CHARLOTTE, NC: Commercial aviation took a bold step into the future in 1976 when it introduced Concorde, the first supersonic passenger airliner in history. For the next 27 years, Great Britain and France offered flights that cruised at 1,354 mph and had a maximum speed of more than twice the speed of sound. Flying at about 60,000 feet, Concorde soared at the edge of space, connecting New York with London in slightly over 3 hours. Now Boeing hypersonic aircraft are in development. Will they be the planes of the future?
The Concord – supersonic flight
The name “Concorde” was chosen because it meant “harmony” or “union” thus reflecting the co-operation between the United Kingdom and France to make the project a reality.
Service stopped in the latter part of 2003 due to a low number of passengers, a slump in air travel resulting from the 9/11/2001 attacks and rising maintenance costs. There had also been a crash three years earlier, which had nothing to do with a plane malfunction but served as an impetus to cease operations.
Flying Concorde was an expensive proposition with limited routes which, for the most part, put ticket prices out of reach except for the wealthiest clientele or for travelers who wished to fly it once in a lifetime as a novelty.
Commercially however, Concorde was not economically feasible for either British Airways or Air France.
Another factor that played a major role in the downfall was the lack of competition which would have produced new technologies that might have evolved into more efficient service and the number of routes. Capacity of Concorde planes was approximately 100 or slightly more, which also meant that fewer passengers were dividing the costs of bigger, slower more commercially viable jets.
Boeing reveals plans for the first commercial hypersonic airline
Now, just 15 years since the demise of Concorde, Boeing has unveiled plans for what could become the world’s first commercial hypersonic airliner. In case you are wondering about the difference between supersonic and hypersonic, a hypersonic plane will fly at five times the speed of sound, or about 3,800 mile per hour while cruising at altitudes of 90,000 to 95,000 feet.
At that height, passengers will see the curvature of the earth below their windows and the blackness of space above.
In addition, because there is no atmospheric turbulence at those altitudes, flights will be extremely smooth without the bumps that often infringe upon jets flying between 30,000 and 40,000 feet.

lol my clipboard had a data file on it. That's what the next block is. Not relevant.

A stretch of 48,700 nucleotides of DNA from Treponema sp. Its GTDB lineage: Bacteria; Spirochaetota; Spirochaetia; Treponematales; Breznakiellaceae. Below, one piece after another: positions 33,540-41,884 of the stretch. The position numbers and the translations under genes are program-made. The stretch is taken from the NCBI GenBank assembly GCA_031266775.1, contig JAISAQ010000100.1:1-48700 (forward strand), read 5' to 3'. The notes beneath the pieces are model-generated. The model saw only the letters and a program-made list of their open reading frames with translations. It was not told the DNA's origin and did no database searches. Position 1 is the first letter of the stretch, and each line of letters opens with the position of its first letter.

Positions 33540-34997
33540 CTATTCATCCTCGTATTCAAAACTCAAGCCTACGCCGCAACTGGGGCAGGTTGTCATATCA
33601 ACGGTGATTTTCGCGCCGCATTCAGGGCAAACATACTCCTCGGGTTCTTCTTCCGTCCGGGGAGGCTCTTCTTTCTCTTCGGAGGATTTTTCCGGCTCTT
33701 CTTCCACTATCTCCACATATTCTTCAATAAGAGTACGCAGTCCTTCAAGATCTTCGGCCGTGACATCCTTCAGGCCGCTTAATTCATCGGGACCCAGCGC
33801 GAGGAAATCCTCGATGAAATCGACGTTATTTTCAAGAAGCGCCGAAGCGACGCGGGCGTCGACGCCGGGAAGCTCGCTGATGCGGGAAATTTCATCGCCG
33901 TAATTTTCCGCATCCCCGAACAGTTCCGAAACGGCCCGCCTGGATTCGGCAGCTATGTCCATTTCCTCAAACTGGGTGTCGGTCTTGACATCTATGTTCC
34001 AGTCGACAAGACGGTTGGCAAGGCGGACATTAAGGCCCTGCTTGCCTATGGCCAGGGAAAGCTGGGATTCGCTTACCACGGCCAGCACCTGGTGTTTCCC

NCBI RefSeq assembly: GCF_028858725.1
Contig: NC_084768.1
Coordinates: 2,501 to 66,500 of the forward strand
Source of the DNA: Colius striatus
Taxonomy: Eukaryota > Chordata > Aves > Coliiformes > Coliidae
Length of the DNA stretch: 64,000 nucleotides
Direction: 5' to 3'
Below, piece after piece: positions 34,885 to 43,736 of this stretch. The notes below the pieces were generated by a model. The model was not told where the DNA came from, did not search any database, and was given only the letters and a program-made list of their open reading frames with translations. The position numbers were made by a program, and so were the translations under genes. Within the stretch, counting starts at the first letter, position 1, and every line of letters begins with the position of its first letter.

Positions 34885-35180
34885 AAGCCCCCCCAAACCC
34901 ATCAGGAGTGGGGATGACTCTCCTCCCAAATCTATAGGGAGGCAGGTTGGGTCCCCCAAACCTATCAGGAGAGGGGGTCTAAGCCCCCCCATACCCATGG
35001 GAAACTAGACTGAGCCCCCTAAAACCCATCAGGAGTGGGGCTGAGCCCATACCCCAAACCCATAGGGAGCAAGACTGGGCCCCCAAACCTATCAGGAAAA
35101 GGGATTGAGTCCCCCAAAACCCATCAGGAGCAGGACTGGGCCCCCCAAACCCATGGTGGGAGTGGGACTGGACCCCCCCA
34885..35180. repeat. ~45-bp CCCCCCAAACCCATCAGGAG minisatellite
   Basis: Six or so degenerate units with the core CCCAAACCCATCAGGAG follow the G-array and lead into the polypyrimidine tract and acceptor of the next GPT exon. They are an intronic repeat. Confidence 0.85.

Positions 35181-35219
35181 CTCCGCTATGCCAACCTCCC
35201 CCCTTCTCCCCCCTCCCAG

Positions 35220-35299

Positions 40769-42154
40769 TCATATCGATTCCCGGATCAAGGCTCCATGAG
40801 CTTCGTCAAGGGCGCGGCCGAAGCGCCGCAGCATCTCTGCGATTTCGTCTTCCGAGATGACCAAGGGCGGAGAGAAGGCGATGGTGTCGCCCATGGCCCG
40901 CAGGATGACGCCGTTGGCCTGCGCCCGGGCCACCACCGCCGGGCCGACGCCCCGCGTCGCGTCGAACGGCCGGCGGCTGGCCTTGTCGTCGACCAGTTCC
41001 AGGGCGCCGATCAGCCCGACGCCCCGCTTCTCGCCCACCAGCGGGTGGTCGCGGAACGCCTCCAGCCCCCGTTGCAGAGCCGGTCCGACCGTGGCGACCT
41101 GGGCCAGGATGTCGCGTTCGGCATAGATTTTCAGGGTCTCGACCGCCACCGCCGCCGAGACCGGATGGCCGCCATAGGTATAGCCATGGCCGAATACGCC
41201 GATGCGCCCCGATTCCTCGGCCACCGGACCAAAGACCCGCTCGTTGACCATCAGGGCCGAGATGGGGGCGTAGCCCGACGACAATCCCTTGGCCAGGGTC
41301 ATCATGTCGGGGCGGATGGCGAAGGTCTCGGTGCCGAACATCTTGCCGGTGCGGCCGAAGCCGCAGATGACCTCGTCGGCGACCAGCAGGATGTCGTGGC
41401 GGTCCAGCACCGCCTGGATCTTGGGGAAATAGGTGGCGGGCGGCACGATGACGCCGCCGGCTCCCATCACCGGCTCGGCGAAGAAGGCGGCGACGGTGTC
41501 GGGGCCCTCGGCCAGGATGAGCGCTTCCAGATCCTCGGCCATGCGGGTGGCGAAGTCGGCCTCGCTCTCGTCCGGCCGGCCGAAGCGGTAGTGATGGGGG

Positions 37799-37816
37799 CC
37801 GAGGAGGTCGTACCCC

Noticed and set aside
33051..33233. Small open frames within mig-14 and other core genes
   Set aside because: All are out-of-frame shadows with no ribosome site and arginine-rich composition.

Hypersonic Flight – New York to Shanghai, China in a little over two hours.
If true, a businessman could literally commute between the two destinations in a single day.
The obvious question then becomes if supersonic aviation was economically prohibitive before, then how could hypersonic service alter the parameters to make it more palatable to the flying public in the future?
Part of the reason for Boeing’s optimism has arisen from the fact that it recently won a military contract to build a hypersonic spaceplane. Apparently, company officials have determined that if they are already in the process of developing technologies for a military venture, then why not create ideas for a plane that will accommodate commercial passengers while they are at it?
Can Hypersonic air travel be convenient, comfortable and affordable?
The critical factor, of course, is figuring out how to make hypersonic air travel convenient and affordable. Without multiple routes, relatively workable pricing and competition, hypersonic flights could simply be nothing more than an aviation pipedream for the masses.
Estimates for when a hypersonic aircraft might be a reality are all over the time and space spectrum. Some say they could be ready by 2022. Others think they are still a decade. More cautious opinions say the service is still 20 or 30 years in the future.
Given that Boeing is already working on the project, combined with the acceleration of global technology, a decade seems to be the most accurate estimate, at least for the introduction of the spaceplane.
Can hypersonic flight overcome “spaceflight” issues
Other considerations that must be dealt with are passenger comforts. The force of takeoff pushes passengers back into their seats on takeoff. Then forward on landing. On typical flights today, such feelings are minimal and only last a minute or so. However, on a hypersonic flight, that sensation may be more than ten minutes and the question is whether passengers will accept the temporary discomfort.
Concordes would expand during flight, so aircraft design must focus upon reducing or eliminating stress on the skin of the plane. At Mach-5 such factors need to be worked out and overcome well in advance.
Noise abatement is another problem. Not so much for people on the plane but for those on the ground, especially in the flight path.
Something called the Quiet Supersonic Transport (QueSST) has been designed to produce significantly lower sonic booms. Meaning that in this case “lowering the boom” is a good thing.
Presently, Aviation Week says NASA hopes to see first flight testing as soon as 2021.
Who knows, perhaps Jules Verne should have written about hypersonic planes that are designed to look like gigantic hypodermic needles. The sequel to his novel could be titled Around the World in 80 Minutes.
About the Author:
Bob Taylor is a veteran writer who has traveled throughout the world. Taylor was an award-winning television producer/reporter/anchor before focusing on writing about international events, people and cultures around the globe.
He is also the founder of The Magellan Travel Club (www.MagellanTravelClub.com)
His goal is to visit 100 countries or more during his lifetime
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